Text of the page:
The historic city of Meknes is a UNESCO World Heritage Site. Meknes’ golden age as the imperial capital of Morocco began in 1672 with Moulay Ismail’s ascension to the throne. The city has been referred to as the “Versailles of Morocco” due to its many extravagant monuments and buildings that beg to be explored. Bab Mansour is the largest and most striking of the Meknes’ many gates. The Roman ruins of Volubilis, another World Heritage Site, and Moulay Idriss, site of the tomb of Idriss I and birthplace of Morocco’s first Arab dynasty, are only a short trip from Meknes.


The enchanted capital city of Rabat is home to many historic monuments. Rabat, which lies on the Atlantic coast, replaced Fes as the capital of Morocco in 1912 when Morocco was turned into a French protectorate. The French administrator General Louis Hubert Lyautey commissioned an architect to start building a French-style city, which today is the main area of Rabat. More relaxed than Morocco’s other large cities, one of Rabat’s must-see sights is the mausoleum of Mohammed V, which was completed in 1971 and contains the tombs of the late Moroccan king and his two sons. The building is considered to be a prime example of modern Alaouite architecture with its typical white silhouette and green tiled roof. Get a taste of a traditional Moroccan medina with a visit to the Oudaya Kasbah, built in the 16th and 17th centuries on ancient foundations. Travel outside the city walls to see the ancient city of Sala, the first city in Morocco to be built by the Berbers.


Nicknamed “The door of the desert,” Ouarzazate is a city and capital of the Ouarzazate Province in the Souss-Massa-Drâa of southern-central Morocco. Sitting at an elevation of 3,810 ft, it is in the middle of a bare plateau south of the High Atlas Mountains. To the south of the town is the Sahara Desert. Ouarzazate is an important holiday destination in Morocco as a base for excursions across the Draa Valley and into the desert. The Ouarzazate area is a noted filmmaking location, with Morocco’s biggest studios inviting many international companies to work here. Films such as Lawrence of Arabia (1962), The Living Daylights (1987), The Last Temptation of Christ (1988), The Mummy (1999), Gladiator (2000), Kingdom of Heaven (2005), Kundun (1997), Legionnaire (1998), Hanna (2011), and Salmon Fishing in the Yemen (2011) were shot here, as was part of the TV series Game of Thrones.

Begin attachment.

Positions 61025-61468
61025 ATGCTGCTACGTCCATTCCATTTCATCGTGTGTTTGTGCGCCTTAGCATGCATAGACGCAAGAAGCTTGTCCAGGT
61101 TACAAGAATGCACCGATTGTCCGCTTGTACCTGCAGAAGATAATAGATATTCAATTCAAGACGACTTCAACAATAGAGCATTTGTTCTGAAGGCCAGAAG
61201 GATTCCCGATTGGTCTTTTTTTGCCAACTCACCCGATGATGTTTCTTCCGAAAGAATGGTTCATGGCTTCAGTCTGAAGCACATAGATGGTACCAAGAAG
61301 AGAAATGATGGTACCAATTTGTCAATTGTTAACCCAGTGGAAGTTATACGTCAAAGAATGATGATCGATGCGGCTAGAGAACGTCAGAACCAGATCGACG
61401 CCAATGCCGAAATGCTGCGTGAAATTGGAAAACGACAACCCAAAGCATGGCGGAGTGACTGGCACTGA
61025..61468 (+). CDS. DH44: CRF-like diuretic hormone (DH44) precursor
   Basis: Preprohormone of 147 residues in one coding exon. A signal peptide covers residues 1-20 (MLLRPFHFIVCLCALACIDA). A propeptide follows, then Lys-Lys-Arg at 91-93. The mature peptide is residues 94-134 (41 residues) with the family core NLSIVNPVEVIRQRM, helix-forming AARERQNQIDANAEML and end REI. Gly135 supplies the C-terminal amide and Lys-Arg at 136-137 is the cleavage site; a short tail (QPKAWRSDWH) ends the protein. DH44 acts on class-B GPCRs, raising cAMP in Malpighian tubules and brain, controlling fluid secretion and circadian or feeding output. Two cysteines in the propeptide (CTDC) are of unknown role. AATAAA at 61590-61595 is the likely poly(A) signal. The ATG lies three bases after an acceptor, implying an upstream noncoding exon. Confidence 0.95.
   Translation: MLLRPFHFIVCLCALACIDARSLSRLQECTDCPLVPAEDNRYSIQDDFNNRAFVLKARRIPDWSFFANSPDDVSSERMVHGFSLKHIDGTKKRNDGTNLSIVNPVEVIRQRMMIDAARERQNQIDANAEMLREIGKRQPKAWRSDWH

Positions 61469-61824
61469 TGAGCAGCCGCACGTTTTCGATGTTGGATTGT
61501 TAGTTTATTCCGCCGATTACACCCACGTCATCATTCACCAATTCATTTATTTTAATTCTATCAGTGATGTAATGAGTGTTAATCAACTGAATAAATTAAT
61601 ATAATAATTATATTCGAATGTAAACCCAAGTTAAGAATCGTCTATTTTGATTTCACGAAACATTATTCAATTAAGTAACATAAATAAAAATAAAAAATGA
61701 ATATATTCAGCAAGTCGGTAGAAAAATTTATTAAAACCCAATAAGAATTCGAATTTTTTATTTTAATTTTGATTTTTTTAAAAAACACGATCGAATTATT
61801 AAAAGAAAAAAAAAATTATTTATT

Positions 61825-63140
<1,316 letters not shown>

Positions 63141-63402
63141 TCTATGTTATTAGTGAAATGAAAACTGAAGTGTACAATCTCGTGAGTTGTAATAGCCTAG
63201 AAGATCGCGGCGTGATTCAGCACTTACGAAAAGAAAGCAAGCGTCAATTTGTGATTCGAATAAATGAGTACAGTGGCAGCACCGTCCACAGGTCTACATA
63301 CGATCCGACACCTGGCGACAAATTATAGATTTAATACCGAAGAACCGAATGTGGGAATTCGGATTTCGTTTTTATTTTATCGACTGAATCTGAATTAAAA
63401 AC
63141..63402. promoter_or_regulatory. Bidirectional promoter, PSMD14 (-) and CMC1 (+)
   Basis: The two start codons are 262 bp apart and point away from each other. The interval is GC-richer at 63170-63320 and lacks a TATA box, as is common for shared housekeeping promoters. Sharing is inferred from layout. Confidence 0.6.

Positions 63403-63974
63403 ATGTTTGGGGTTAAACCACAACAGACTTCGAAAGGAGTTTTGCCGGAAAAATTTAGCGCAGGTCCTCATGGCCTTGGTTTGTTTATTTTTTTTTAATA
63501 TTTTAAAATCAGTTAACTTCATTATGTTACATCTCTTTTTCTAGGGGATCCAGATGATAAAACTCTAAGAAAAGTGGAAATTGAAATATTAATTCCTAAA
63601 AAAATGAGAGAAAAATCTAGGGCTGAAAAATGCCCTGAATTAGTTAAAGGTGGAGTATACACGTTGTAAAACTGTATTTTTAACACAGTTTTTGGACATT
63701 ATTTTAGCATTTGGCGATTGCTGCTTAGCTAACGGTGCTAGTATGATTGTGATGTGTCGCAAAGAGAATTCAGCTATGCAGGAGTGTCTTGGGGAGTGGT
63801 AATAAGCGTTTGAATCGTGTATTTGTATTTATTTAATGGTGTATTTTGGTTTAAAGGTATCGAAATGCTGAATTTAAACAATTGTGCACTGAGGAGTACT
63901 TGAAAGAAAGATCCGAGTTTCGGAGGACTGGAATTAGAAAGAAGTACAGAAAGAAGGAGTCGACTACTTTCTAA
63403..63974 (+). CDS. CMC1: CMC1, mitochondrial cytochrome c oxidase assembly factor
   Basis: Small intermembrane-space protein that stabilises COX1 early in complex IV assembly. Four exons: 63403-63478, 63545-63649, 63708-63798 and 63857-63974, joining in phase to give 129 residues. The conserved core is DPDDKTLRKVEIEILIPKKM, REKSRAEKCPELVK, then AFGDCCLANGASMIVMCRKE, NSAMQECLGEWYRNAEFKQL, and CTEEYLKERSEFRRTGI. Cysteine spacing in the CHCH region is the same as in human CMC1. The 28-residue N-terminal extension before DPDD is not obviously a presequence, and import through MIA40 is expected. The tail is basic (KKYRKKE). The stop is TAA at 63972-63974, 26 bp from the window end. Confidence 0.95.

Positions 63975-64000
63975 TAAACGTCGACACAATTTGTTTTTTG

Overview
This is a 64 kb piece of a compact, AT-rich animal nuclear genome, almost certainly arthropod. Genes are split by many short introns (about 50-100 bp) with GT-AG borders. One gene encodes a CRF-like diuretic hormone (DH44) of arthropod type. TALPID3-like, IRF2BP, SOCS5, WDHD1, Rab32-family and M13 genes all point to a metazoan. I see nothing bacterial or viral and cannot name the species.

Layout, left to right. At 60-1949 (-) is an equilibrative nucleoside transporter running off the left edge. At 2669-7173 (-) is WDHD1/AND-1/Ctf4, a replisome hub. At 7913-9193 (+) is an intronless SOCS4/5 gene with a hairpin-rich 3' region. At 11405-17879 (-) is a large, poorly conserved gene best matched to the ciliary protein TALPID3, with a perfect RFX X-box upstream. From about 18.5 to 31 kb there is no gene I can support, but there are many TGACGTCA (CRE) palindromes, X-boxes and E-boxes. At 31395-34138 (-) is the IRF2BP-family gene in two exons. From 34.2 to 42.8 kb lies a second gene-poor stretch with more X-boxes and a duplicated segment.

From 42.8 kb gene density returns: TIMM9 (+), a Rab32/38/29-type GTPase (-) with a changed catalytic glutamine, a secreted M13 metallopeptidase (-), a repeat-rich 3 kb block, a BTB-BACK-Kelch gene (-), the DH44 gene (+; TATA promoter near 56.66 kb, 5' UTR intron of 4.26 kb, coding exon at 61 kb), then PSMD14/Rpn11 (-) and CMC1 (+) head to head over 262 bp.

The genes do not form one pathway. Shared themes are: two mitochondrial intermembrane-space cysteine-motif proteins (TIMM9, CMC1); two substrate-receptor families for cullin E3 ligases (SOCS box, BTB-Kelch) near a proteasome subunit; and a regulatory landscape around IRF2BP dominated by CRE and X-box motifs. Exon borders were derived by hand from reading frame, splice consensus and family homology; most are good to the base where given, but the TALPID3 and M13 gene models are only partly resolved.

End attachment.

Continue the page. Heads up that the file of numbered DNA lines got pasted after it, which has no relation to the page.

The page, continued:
Sahara Desert

The Sahara is the largest subtropical hot desert in the world, stretching from the Red Sea in the east to the Atlantic Ocean in the west. Highlights of visiting the Sahara Desert in Morocco include elegant Taroudant, a market town en route to the Sahara where busy souks sell produce from the rich and fertile Souss Valley. Here you can tour the old Kasbah Quarter, where the ancient Saadians had their palaces. Also visit Merzouga and the Erg Chebbi for the incredible desert scenery including dormant volcanoes and endless sand dunes. This is a great place for a camel excursion into the desert. Deeper into the dunes and with no one around for miles, you can spend time in a unique desert camp where you can experience the complete solitude of the desert while enjoying dramatic sunsets and nights under the stars behind the vast desert plains.


Situated between Fes and Rabat, Volubilis is an ancient settlement that has been under Phoenician, Carthaginian and Roman rule from the 3rd century BC onward. Around 285 the town fell to local tribes and was never reclaimed by Rome due to its remoteness and indefensibility along its southwestern border. By the 11th century Volubilis was abandoned when the seat of power relocated to Fes. During and after French rule over Morocco, about half the site was excavated to reveal fine mosaics, prominent public buildings and high-status houses. Today it is a UNESCO World Heritage Site, listed for being “an exceptionally well-preserved example of a large Roman colonial town on the fringes of the Empire.”

Contact us or call 303-778-1089 to speak with a Journey Specialist about where to go on your Morocco safari!

When to Visit

Deciding when to visit Morocco depends on what you wish to see. Our favorite months to visit are late spring (April and May) and early autumn (September and October) for the mildest weather in our favorite locations. The winter months would be our second choice, though the mountains and desert can be quite cold at night. If you plan to trek in the mountains, we advise against the winter months. The summer months can be very hot, especially inland and in the desert.

One other consideration is the religious calendar. Festivals can have an effect on travel, including Ramadan. Be sure to work with your Journey Specialist to choose the right time for your visit.

Contact us or call 303-778-1089 to speak with a Journey Specialist about when to go on your Morocco trip!

Contact a Journey Specialist